There was an interesting discussion in linkedin as to how a performance/capacity planning engineer can be of value, especially in an economy which is trending downward.
There was a comment that todays infrastructures are well below capacity and under-utilized. This unfortunately, is the truth in most environments I have seen. Most environments do not even do any kind of pro-active performance analysis/capacity planning.
Without any kind of definitive proof, if there is a performance issue, the first comment one can expect to hear is that the hardware needs to be upgraded. And if in datawarehousing, then the storage array is generally the first in the line.
This is because one of the most common waits (apart from CPU Time) from a datawarehousing perspective would sequential/scattered/direct-path reads, direct path writes and for logging operations - log file parallel writes.
In my experience, most I/O issues are configuration related rather than an under performing array. One needs to look at the entire I/O subststem and optimize it for oracle requirements.
A complete storage subsystem would consist of all the layers starting with an oracle read/write call -
Oracle Read/Write call --> Filesystem --> Volume Manager --> Multipathing --> scsi driver--> HBA ---> Array Cache on controller --> Processed by Array controller --> Lun
One aspect of storage that is often misunderstood is the Queue Depth and how it can impact Async I/O.
To start with, to refresh memories,
Async I/O - From the Oracle 10g performance tuning guide
"With synchronous I/O, when an I/O request is submitted to the operating system, the writing process blocks until the write is confirmed as complete. It can then continue processing.
With asynchronous I/O, processing continues while the I/O request is submitted and processed. Use asynchronous I/O when possible to avoid bottlenecks."
From the 10g reference guide -
"Parallel server processes can overlap I/O requests (Async I/O) with CPU processing during table scans."
In the simplest of terms, Async I/O is non-blocking I/O. The session can submit I/O requests and wait for confirmation that the request has been received. Once acknowledged, then it can continue on with other activities such as CPU processing.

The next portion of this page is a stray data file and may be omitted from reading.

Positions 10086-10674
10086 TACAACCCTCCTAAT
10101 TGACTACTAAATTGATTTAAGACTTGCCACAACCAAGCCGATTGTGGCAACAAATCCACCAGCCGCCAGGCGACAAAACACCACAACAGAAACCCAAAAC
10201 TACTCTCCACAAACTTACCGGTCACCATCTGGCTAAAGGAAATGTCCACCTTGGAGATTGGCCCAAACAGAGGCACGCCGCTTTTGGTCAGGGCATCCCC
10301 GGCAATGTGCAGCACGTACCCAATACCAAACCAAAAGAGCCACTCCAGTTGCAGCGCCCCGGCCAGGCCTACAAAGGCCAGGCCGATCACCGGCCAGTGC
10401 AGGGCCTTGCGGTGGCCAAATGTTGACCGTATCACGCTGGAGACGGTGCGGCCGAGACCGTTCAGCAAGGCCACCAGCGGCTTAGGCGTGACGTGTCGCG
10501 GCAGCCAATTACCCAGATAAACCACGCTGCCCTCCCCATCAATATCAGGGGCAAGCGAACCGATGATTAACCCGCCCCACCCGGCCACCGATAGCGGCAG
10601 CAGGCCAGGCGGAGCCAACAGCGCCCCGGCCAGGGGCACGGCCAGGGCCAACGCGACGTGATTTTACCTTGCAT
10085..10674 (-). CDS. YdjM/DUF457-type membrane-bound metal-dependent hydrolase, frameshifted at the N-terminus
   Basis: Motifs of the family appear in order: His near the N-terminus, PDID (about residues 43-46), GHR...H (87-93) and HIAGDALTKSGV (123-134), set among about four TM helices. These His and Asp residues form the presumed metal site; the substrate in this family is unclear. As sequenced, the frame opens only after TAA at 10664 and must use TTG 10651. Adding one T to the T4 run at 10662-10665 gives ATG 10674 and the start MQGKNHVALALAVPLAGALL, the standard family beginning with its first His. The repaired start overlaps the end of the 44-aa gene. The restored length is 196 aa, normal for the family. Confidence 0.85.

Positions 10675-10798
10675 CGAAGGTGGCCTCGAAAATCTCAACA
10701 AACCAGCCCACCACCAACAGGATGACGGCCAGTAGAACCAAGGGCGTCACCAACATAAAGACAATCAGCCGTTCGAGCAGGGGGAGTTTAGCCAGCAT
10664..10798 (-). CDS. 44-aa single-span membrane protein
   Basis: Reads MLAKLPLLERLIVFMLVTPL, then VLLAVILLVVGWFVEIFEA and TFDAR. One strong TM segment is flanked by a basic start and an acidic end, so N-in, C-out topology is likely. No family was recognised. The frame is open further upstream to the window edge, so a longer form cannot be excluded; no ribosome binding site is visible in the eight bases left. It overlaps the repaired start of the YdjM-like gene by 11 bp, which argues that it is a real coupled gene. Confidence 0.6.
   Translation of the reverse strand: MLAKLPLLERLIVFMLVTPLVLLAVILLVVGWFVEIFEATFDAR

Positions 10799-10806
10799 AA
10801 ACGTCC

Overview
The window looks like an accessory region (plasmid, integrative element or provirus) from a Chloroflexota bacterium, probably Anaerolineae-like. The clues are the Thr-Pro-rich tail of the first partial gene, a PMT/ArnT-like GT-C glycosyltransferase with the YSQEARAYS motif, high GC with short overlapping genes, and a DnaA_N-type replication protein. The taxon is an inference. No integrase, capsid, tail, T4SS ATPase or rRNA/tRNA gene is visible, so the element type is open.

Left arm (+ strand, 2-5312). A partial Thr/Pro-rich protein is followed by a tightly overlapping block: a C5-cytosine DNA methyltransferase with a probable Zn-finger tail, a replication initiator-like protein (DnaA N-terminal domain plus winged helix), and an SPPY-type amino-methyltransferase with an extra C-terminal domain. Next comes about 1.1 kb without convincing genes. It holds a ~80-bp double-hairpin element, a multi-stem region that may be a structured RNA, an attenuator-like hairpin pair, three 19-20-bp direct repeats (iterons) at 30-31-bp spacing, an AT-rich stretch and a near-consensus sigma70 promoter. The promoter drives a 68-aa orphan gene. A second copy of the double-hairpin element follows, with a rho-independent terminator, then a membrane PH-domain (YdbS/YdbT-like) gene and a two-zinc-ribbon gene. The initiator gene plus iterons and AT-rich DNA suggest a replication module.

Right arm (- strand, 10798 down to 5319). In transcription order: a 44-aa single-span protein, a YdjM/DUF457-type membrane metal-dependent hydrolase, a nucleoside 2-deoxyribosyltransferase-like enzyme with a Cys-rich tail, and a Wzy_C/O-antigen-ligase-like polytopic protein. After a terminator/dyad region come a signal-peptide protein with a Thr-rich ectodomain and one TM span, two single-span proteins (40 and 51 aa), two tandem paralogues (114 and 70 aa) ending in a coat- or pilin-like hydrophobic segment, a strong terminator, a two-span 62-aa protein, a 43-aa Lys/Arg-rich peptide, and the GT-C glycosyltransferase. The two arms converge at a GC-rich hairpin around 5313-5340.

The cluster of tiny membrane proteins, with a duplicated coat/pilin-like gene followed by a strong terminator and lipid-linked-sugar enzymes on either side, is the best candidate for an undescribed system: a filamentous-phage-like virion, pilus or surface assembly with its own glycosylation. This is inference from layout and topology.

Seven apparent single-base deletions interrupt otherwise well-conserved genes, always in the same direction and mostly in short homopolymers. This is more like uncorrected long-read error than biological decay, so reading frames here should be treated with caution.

Async I/O is enabled by using the ODM interface or setting the FILESYSTEMIO_OPTIONS to SETALL. SETALL enables both Async and Direct I/O. Direct I/O bypasses the filesystem buffer cache when doing reads/writes.
I have no experience with using filesystemio_options as all the instances I have been working with have used VRTS ODM. In order to see if you are indeed using ODM interface, a quick and simple check would to verify ODM stats in /dev/odm/stats. I would assume that if using filesystemio_options, a truss or strace would reveal aio_read/write calls.
Queue Depth - It is the number of outstanding I/O requests to a device for which a response has not been received from the device. There are 2 parts to queue depth - host queue depth and lun queue depth.
- Host queue depth - Number of transactions waiting to be submitted to a device.
- Lun queue depth - Number of transactions submitted to and being processed by the device.
Queue depth = host queue depth + lun queue depth
Asynchronous I/O requests are issued by the processes and this in turn is submitted to the lun. Depending on how lun queue depth has been configured, the requests are split into the host queue and lun queue.
For e.g. as shown in below figure -
We have 4 parallel processes issuing reads to the same lun. The lun queue depth has been set to 2. This means that out of the 4 reads, 2 reads would be submitted to the lun immediately whereas the other 2 would be in the host queue. The 2 requests in the host queue are waiting to be moved to the lun queue as soon as the lun queue is freed up. In order to track the requests back to the requesting process, command tag queing is employed.
Command Tag Queuing - Tagging a I/O request in the lun queue allows the kernel to associate the specific I/O request with the requestor. This in turn allows the SCSI device to disconnect from the host and process the submitted I/O requests. This allows for better bandwidth utilization on the PCI bus.
Command Tag Queuing also can specify where exactly in the queue you want the new IO request to be placed - at the tail end, head end or to be executed in a specific order.
In the above figure, each of the 2 requests submitted to the lun is tagged so that it can be tied back to the original requestor (parallel process). At the array level, these 2 requests to the lun are sorted/merged (re-ordering) to ensure optimal head movement when submitting to the actual physical devices behind the lun.